Before we talk about endocrine-disrupting chemicals, it’s important to understand the basics of the endocrine system. The endocrine system is commonly known as the hormone system. It is responsible for controlling the way your body grows and produces energy and plays a major role in reproductive health. Think about hormones as the body’s messengers. If one part of the body needs to communicate with another, it will use hormones to do it.
What are endocrine disruptors?
Endocrine disruptors are chemicals introduced into the body that interfere with your hormones. As you can imagine, your hormones being unable to perform their functions properly can wreak havoc on your health.
Endocrine disruptors function in a number of ways, usually by mimicking a hormone and ‘tricking’ the hormone receptor into activating a function unnecessarily. They can also bind to a hormone receptor and block it from picking up any of the hormones, stopping the functions from occurring.
What do they do to the body?
The health issues associated with endocrine-disrupting chemicals begin during development in the womb. Fetal exposure to endocrine-disrupting chemicals can result in a wide range of issues like increased cancer risks later in life, intellectual disabilities, low birth weight and birth defects usually related to reproductive organs.
There is also some evidence that exposure to endocrine-disrupting chemicals around puberty can have an adverse effect on the development of growing children, such as starting puberty later or improper development of breast tissue.
In adults, endocrine-disrupting chemicals can cause issues such as respiratory problems, metabolic issues, diabetes, obesity and cardiovascular problems.
Common endocrine disrupting chemicals
- Pesticides like DDT, Glyphosate and Atrazine: Many pesticides, which are designed to be toxic for the nervous and reproductive systems of pests, can also disrupt human endocrine systems.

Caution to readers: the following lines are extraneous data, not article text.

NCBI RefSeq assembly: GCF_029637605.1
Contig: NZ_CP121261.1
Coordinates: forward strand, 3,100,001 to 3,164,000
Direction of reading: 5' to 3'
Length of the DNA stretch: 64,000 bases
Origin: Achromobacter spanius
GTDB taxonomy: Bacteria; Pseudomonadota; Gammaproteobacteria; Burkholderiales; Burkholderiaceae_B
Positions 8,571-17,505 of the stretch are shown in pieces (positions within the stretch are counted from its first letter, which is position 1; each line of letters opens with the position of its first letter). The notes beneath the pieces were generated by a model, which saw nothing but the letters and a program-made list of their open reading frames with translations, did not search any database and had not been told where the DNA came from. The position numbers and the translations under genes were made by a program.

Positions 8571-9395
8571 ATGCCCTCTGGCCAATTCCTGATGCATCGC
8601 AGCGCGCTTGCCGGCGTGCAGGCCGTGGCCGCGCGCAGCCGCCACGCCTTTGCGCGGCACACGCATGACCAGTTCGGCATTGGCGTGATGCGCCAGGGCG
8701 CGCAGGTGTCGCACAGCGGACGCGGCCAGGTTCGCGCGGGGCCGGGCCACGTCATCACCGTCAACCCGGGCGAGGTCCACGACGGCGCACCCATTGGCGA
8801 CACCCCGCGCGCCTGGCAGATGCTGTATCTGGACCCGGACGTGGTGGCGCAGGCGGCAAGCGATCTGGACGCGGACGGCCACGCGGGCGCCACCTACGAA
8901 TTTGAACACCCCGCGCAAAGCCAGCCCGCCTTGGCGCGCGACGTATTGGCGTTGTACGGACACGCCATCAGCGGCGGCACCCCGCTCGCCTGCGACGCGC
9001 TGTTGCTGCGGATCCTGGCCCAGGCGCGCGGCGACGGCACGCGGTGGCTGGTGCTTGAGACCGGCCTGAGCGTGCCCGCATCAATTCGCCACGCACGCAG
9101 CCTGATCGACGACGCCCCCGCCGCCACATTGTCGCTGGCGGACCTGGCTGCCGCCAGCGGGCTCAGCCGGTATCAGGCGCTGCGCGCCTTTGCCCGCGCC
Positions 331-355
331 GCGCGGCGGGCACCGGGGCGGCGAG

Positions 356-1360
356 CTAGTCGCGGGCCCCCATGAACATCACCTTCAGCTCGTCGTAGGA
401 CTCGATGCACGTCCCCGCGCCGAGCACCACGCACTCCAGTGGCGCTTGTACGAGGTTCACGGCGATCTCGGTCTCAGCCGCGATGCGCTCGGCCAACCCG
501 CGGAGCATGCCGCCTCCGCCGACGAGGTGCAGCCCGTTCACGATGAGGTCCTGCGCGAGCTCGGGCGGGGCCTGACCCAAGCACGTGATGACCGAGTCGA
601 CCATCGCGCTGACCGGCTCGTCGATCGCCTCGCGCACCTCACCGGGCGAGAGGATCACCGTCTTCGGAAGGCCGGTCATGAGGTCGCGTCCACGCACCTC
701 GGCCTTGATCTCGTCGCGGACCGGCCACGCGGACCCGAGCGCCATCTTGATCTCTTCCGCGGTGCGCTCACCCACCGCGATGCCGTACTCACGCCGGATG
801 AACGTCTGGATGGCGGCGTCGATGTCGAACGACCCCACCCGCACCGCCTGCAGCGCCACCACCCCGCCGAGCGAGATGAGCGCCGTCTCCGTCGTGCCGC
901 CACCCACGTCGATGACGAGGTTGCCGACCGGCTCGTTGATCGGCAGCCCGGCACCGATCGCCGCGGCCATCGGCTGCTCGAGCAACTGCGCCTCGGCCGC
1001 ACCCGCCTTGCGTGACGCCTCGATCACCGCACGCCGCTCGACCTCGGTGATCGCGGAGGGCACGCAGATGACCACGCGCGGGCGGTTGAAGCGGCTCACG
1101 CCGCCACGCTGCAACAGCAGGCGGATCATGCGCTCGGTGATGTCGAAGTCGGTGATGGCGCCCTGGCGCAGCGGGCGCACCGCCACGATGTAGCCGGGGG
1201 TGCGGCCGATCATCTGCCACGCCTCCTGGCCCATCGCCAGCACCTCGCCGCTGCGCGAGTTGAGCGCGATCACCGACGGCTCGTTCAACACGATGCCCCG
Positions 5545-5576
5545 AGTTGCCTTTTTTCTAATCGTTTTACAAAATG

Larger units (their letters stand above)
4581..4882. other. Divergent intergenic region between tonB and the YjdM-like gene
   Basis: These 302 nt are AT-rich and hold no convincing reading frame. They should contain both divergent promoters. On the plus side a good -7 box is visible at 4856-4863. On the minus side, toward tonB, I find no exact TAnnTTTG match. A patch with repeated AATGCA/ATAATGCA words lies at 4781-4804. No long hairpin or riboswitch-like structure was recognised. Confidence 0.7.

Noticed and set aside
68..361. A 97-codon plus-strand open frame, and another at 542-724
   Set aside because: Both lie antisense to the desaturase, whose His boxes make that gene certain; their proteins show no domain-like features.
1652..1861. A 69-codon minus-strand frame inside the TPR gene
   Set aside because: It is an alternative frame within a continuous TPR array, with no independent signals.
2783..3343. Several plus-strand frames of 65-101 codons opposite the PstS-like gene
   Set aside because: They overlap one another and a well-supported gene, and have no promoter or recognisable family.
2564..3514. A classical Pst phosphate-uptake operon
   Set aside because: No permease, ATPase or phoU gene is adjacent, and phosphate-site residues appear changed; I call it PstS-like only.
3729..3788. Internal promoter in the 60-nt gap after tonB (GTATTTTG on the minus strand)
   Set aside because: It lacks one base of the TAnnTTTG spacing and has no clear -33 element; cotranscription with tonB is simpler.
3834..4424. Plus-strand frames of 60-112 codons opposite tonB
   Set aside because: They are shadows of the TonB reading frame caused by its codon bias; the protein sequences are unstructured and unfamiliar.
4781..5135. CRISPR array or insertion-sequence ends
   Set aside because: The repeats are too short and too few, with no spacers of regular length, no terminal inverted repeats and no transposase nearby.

- Phthalates, BPAs and perfluorochemicals: Due to the higher risks associated with exposure for young children, there has been an increased focus on the presence of these endocrine-disrupting chemicals in children’s toys, clothing, and plastic crockery such as baby bottles.
- Polychlorinated biphenyls (PCB): PCB is used to make electrical equipment like transformers as well as heat transfer fluids, hydraulic fluids, plasticisers and lubricants.
- Triclosan: Designed to reduce or prevent bacterial contamination, triclosan can be found in some personal care products like liquid body wash.
How to avoid endocrine disrupting chemicals
Choosing organic foods to avoid pesticides is an increasingly popular way to limit exposure to endocrine-disrupting chemicals. Choosing products for babies that have been certified free of BPAs, and having lead paint properly and safely removed, are also great ways to keep yourself and your family safe.
If you’re concerned about your health, your baby’s health, or are experiencing health problems that are worrying you, then Wandal Medical Centre is here to help. We are committed to helping you feel your best and will work with you to find solutions that suit your individual needs. Contact us to schedule an appointment today.